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C'est la Z

Building a SHIP - Toolset

We're almost at the end of CSTUY SHIP's first journey. The Shipmates and stewards will be showing off their work in another day or so and I'm excited to see their finished projects.

But what toolset are they using.

With knew we would be working with two rooms of relative beginners. We needed something that allowed us to develop the shipmates CS skills while also having a low cost of entry. At the same time, we had to use an environment that our Stewards would be comfortable with as they would be both supporting the shipmates and developing their own projects.

Those of you that know me know that I'm not a fan of drag and drop languages. I've looked at them time and again. I even made a concerted effort while exploring a version of the new proposed AP course earlier this year 1. Languages such as scratch require almost no ramp up but for kids that are old enough for a traditional text based language I've found the following:

  • After a short time, my students find DnD languages restrictive and slow. They can get more done more quickly by typing.
  • Many kids work on laptops with small screens. Small screens and DnD languages are not a good match.
  • It's much easier to look things up in a text based language.
  • I'm not convinced that starting with a DnD is in any way better prepares a student for a text based language.

Bottom line, I've had to rescue a number of kids who were turned off by the "toy" factor of languages like scratch and appinventor.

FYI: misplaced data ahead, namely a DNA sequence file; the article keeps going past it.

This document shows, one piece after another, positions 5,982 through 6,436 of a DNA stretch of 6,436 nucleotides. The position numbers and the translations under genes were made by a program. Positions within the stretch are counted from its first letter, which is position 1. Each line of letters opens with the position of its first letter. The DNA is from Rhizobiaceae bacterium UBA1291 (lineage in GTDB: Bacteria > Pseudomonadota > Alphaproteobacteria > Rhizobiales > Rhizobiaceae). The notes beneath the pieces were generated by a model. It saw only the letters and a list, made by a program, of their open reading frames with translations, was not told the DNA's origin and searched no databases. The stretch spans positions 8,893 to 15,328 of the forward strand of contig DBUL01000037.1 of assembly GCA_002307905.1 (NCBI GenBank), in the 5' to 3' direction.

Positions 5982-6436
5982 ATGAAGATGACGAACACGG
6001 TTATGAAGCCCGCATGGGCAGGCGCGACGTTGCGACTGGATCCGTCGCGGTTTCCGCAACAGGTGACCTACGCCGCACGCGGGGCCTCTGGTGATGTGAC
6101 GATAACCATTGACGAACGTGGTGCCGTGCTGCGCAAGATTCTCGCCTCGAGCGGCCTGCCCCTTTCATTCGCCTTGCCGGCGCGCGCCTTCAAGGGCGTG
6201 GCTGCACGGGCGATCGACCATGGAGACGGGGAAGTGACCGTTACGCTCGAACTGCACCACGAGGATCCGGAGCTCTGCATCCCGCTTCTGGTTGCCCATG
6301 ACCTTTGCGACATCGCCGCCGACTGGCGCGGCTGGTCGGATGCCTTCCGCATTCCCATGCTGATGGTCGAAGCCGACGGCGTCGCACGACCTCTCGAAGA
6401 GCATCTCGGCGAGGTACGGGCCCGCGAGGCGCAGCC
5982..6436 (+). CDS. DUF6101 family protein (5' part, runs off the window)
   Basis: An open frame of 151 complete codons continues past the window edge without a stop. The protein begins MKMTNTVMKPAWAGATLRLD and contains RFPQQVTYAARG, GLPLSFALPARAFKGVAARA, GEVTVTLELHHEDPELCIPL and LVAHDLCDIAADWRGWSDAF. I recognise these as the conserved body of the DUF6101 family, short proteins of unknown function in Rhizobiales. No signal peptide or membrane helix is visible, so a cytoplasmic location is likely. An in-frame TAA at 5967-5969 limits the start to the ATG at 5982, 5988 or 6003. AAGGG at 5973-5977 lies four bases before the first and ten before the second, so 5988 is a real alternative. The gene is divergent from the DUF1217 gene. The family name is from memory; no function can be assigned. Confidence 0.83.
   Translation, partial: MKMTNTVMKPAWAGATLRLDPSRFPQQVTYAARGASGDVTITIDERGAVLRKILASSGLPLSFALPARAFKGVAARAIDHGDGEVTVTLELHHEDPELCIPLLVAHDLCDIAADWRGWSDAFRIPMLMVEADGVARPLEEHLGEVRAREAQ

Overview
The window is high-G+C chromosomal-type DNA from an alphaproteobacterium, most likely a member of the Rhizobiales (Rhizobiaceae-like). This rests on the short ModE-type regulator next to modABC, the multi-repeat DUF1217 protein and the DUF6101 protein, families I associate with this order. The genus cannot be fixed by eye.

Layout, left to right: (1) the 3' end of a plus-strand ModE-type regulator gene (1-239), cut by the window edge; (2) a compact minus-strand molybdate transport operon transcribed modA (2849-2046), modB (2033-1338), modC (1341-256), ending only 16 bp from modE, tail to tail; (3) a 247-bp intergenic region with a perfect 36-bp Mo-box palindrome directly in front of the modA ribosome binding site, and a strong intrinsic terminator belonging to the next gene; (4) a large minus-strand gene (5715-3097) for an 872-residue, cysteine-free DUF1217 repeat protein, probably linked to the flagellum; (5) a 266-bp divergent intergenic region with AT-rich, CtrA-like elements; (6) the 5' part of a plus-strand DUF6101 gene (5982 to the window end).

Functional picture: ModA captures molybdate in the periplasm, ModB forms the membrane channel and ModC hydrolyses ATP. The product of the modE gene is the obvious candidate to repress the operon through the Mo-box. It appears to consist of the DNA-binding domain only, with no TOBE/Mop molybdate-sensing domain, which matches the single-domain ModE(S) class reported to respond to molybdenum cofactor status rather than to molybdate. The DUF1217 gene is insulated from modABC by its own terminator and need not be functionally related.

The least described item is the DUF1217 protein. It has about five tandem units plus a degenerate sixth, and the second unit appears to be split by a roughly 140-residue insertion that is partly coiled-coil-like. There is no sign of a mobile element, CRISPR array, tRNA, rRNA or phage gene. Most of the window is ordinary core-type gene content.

DnD languages are probably fine for younger kids who are experimenting and playing around but for my kids, I want something more real.

The contenders:

Python - I'm a big python fan. It's one of my go to languages. Low cost of entry and very flexible.

Scheme - I love functional. It's simple, but it's a harder sell for parents and while in school, it's ok to take a few days to ramp up to get to the fun stuff, in a summer program, a delay in fun can be deadly.

Javascript / web based - I also really like Javascript but the development environments are pretty lousy and it's almost "C like" in the number of hidden problems for newbies.

Java - I'm not really a fan of the language but it is pretty straightforward and it is the language of the AP exam. I'm not a fan of AP but as we're trying to build a program from the ground up, it doesn't hurt to be able to say "this will prepare you for APCS."

The winner:

So what did we use? Processing. Processing is a wrapper and IDE around Java. It's really simple to get started with and it makes all sorts of graphics work very easy. Here's a simple processing program that creates a circle wherever you click the mouse:

void setup() {

void mouseClicked() {

void draw() {


That's it. No public static void main… or anything like that, but it's legit Java, has types and classes plus:

  • great online documentation.
  • it's used to interface with arduino.
  • it has libraries for web cams, music, internet APIs, and more.

By using something like processing, the shipmates learn a real language with sufficient depth to do something real and there's also enough of an online community so that they can continue to work on their own if they can't avail themselves of our future programs.

While we were convinced that processing was the right choice for the shipmates. I wasn't 100% sold on it as the best choice for the stewards. Python would probably have been better for them but most of them will be doing advanced Python (as well as Javascript) in their classes in the fall and I didn't want to teach them something now and reteach it to them in another month. On the other hand, they all already knew Java and there was still plenty of neat things for them to explore with processing. In the end, I think we made the right choice.



After going through the curriculum and scratch in depth, I concluded that the intro course I designed and my team has evolved over the past ten years is a stronger and more appropriate course for our students.

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